There’s so many to choose from. Actually, my most memorable experience was in a private lesson just with Yehuda. I was working on some fundamentals and I was having some trouble; I couldn’t quite get it, but there was a moment in the lesson where it clicked and everything fell into place. And that moment, Yehuda was extremely happy and I was really happy, and it was such an important moment for me, because from that day on, everything fell into play. That was probably one of my most memorable moments during my lessons.

This is your last year in the Music Academy. What are you planning to do with your music in the future?
I really want to play in an orchestra when I’m older, just because I love the feeling of… I mean, solo playing is really great. Playing solo is just a completely different feeling. You’re able to connect with the audience in a certain way when you’re playing solo, and you can do more with the music; there’s more creativity. And that’s something that I really like when I’m playing solo rep. That’s also why I like contemporary music.

But I also really love playing in an orchestra setting because of the feeling of playing together with a community. There’s something I can’t really describe, when all of these instruments come together and blend and create a certain sound. It’s a really, really amazing feeling. And I felt it when I was in NYO [National Youth Orchestra] the past summer. That was my first time playing in an orchestra since the pandemic. So it was like a new experience, but it was so great because everyone was so connected. We were listening to each other. The conductor was fantastic leading us. Just the whole element of community in an orchestra, I really like that.

Back at Last! Students Share Their Back to Campus Experiences

With fall semester in full swing, students and faculty are reacquainting themselves with face-to-face instruction and interaction with their friends and teachers. Live performing arts are back on campus, and we asked students from each unit to reflect on their experiences so far.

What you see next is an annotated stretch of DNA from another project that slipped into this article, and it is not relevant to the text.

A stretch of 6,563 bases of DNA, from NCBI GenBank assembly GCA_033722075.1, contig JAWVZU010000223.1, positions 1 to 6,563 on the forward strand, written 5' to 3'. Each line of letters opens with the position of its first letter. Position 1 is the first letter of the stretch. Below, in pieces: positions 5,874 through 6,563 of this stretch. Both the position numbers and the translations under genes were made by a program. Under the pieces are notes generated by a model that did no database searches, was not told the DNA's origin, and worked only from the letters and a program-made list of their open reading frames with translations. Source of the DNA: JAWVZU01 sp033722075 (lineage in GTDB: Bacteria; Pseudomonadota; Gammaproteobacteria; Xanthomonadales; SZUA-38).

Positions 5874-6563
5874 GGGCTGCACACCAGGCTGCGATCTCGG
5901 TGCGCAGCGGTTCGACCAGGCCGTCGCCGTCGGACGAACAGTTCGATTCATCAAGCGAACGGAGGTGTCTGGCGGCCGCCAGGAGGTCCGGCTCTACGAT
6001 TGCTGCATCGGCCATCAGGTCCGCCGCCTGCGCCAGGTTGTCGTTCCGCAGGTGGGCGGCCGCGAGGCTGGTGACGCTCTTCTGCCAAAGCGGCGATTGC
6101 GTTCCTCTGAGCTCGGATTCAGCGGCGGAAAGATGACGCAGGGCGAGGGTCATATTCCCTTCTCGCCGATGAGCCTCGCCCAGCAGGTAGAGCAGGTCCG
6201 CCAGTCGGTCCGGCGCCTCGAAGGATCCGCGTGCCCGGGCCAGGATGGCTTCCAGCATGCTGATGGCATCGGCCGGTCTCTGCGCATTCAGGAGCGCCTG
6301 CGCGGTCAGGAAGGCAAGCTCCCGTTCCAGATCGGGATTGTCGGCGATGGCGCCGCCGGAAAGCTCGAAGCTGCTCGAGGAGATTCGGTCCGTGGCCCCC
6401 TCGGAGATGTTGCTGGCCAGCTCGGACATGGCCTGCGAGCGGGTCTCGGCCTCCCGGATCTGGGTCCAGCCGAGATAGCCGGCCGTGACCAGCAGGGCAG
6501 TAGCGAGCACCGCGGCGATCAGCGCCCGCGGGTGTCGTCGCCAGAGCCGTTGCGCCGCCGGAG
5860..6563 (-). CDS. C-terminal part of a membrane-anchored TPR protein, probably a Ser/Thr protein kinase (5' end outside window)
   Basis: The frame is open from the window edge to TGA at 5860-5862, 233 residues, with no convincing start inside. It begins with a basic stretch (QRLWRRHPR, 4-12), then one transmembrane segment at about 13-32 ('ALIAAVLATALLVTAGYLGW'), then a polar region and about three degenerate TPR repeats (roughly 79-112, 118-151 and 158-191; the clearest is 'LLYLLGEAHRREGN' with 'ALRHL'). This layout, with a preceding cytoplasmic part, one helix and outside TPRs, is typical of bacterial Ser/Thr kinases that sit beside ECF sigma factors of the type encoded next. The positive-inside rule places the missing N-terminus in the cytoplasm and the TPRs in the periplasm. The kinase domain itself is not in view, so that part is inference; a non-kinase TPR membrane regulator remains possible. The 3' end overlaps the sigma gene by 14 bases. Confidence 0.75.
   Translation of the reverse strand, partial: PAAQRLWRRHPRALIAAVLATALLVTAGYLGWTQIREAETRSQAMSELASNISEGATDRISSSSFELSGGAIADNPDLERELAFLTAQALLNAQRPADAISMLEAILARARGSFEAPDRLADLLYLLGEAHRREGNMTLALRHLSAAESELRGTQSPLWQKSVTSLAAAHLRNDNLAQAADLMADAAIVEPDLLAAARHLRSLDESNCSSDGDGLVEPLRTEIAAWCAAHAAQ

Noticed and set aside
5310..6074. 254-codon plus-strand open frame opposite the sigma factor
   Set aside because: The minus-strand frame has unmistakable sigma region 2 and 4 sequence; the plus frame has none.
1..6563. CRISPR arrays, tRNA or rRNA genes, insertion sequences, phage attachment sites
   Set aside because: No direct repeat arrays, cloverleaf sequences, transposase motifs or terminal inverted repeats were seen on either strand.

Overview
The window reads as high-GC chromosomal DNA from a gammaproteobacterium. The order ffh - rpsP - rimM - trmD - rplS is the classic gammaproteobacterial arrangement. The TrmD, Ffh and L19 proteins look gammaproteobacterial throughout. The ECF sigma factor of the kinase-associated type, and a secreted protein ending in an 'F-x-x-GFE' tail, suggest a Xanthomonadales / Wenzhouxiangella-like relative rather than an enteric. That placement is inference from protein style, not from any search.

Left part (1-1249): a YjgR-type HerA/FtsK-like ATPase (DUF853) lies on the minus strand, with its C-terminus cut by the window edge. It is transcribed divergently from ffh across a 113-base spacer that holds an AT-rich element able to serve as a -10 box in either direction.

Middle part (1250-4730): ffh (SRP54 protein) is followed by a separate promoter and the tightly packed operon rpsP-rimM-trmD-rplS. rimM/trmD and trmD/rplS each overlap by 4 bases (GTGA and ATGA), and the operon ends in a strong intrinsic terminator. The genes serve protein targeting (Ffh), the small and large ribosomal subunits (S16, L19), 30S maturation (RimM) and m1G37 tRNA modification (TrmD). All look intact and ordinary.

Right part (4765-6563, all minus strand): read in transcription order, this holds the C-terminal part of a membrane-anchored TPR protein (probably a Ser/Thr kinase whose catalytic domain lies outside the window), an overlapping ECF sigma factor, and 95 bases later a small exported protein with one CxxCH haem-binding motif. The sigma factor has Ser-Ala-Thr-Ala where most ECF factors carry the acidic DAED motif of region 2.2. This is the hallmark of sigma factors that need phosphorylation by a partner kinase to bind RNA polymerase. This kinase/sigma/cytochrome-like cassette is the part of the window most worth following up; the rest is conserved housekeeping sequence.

Kaela Seltzer
I’m most excited to play in the Tuesday night Big Band... I’m really grateful to have a spot in the band this year. Kaela Seltzer

Community School student Kaela Seltzer, flute and saxophone, is a senior at LA County High School for the Arts who is in her fourth year of attending Colburn.

What are you most excited about this fall semester?
I’m most excited to play in the Tuesday night Big Band. Earlier in high school I had the opportunity to sub in the Big Band a couple of times, and each time I left feeling so inspired and eager to practice my instruments. I’m really grateful to have a spot in the band this year.

How has your experience of being back on campus been?
It has been a really positive experience being able to play with musicians I don’t see often at school [LA County High School for the Arts]. The first rehearsal back in person felt very normal and everyone seemed excited to be back and playing together.

What is a specific or personal area of focus for you this semester?
This semester I’m focused on addressing gaps in my playing. For me this includes elements of saxophone technique that I’ve yet to dig into and addressing challenges I have when improvising. My hope is to have improved these areas by early December when college prescreen recordings are due.
 

Sam Portillo
I believe that having the dynamics, clarity, and delicacy in my movement will strengthen me a lot as a dancer. Samuel C. Portillo

Dance Academy student Samuel C. Portillo, ballet, is in his first year with Trudl Zipper Dance Institute.

What are you most excited about this fall semester?
For this fall semester, I am most excited about learning Jerome Robbins’s The Goldberg Variations. While we won’t perform it until spring semester, we will get to learn and practice sections of it throughout this fall semester. I can’t believe we get the opportunity to learn and perform such an amazing piece of work!

How has your experience of being back on campus been?
This semester is my first time on campus, and I have been having an excellent time so far! The campus has great places to hang out, and the Colburn Café provides great food as well. It is very welcoming, and I have enjoyed it a lot here.